We move on to looking at developments in noise cancelling technology and the role it can play in achieving clarity and comfort within headsets for intercom use.
Core to any successful television production is the effective application of clear and precise communications. Camera operators, sound assistants, playout, slow-mo operators, and floor managers all need to hear direction from the production teams. Without comms, the production would soon degenerate into a chaotic cacophony of incoherent images and sounds.
Without intercom, a live broadcast production would soon degenerate into chaos. A whole industry has been built on the protocols intercom users have adopted and everybody involved in the production must be able to hear the director’s instructions, clearly and concisely.
This is the second instalment of our extended article exploring the use of the 5GHz spectrum for Comms.
As broadcasters strive for more and more unique content, live events are growing in popularity. Consequently, productions are increasing in complexity resulting in an ever-expanding number of production staff all needing access to high quality communications. Wireless intercom systems are essential and provide the flexibility needed to host today’s highly coordinated events. But this ever-increasing demand is placing unprecedented pressure on the existing lower frequency solutions.
When CBS Sports broadcasts images of the players taking the field on February 7th for Super Bowl LV to millions of viewers around the world, it will be the culmination of the most challenging season for live football sports production in the U.S.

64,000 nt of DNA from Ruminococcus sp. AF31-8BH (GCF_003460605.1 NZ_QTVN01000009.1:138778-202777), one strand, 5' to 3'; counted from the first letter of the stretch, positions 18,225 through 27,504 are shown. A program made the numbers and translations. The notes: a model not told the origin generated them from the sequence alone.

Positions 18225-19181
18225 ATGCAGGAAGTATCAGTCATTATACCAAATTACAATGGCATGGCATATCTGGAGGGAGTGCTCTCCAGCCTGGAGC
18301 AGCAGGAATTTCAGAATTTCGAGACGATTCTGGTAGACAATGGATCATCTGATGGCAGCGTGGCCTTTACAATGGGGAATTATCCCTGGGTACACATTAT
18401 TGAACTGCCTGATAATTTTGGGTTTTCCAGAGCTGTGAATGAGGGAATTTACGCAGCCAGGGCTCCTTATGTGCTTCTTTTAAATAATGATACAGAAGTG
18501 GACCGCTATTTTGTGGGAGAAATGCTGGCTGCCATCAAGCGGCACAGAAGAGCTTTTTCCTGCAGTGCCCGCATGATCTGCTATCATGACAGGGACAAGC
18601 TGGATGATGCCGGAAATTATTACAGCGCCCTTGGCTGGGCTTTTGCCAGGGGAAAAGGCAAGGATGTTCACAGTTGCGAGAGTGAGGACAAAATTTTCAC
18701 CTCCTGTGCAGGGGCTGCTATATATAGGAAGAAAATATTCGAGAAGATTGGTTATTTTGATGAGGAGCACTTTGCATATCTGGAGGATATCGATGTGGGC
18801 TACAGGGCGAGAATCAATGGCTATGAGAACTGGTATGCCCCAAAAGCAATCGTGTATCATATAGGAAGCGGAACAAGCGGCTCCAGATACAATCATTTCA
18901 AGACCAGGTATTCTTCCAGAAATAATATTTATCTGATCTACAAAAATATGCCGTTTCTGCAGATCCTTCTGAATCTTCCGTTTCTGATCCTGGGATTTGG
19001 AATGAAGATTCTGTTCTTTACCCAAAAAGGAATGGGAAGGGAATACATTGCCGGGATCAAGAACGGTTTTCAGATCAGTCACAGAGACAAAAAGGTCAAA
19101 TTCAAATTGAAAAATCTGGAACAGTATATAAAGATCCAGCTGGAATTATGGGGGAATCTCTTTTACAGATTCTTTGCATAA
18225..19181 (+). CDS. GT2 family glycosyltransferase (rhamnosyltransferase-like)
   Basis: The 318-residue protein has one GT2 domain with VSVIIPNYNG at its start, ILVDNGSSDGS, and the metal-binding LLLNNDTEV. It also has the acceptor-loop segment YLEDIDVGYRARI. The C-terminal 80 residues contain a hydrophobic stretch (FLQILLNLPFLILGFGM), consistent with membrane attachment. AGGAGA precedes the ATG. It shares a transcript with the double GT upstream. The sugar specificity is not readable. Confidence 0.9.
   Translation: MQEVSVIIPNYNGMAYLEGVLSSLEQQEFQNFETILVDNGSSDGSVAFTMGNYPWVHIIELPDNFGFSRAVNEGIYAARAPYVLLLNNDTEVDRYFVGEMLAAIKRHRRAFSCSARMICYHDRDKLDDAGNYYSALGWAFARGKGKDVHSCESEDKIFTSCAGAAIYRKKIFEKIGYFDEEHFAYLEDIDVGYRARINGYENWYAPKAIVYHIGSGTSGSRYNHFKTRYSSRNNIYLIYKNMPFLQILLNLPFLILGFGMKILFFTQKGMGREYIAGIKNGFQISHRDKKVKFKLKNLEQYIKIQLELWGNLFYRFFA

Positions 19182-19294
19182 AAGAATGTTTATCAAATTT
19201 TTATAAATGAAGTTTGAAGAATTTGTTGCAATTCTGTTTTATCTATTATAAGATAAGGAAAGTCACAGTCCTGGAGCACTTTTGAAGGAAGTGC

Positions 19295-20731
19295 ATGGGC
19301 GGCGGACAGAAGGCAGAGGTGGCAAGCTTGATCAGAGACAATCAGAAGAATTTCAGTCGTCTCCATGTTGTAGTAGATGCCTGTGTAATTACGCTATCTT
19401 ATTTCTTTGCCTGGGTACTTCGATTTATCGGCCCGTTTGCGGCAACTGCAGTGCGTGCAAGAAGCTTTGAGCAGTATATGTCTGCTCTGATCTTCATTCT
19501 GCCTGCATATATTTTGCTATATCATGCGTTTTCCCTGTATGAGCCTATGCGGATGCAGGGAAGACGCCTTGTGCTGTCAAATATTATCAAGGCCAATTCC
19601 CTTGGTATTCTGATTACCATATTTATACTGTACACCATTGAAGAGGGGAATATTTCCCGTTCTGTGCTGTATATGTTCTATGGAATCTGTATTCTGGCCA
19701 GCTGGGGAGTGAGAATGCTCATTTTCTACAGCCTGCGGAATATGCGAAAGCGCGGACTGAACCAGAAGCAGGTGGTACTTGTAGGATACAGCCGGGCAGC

As live sports broadcasts resume in the U.S., the industry is grappling with how to keep its crews safe by following strict COVID-19 guidelines—established by the U.S. government and the industry itself—while maintaining the high production quality viewers expect. Safety precautions now being employed include keeping onsite crews to a minimum and sanitizing trucks before and after events.
In mid-May of this year, as countries such as Germany, England, and Spain considered easing COVID-19 restrictions to allow professional sports to resume, various professional sports leagues began discussions with broadcasters and production companies on the best way to televise games without fans in the seats. They’re called “ghost games” and finding the right recipe for presenting an engaging viewer experience was paramount.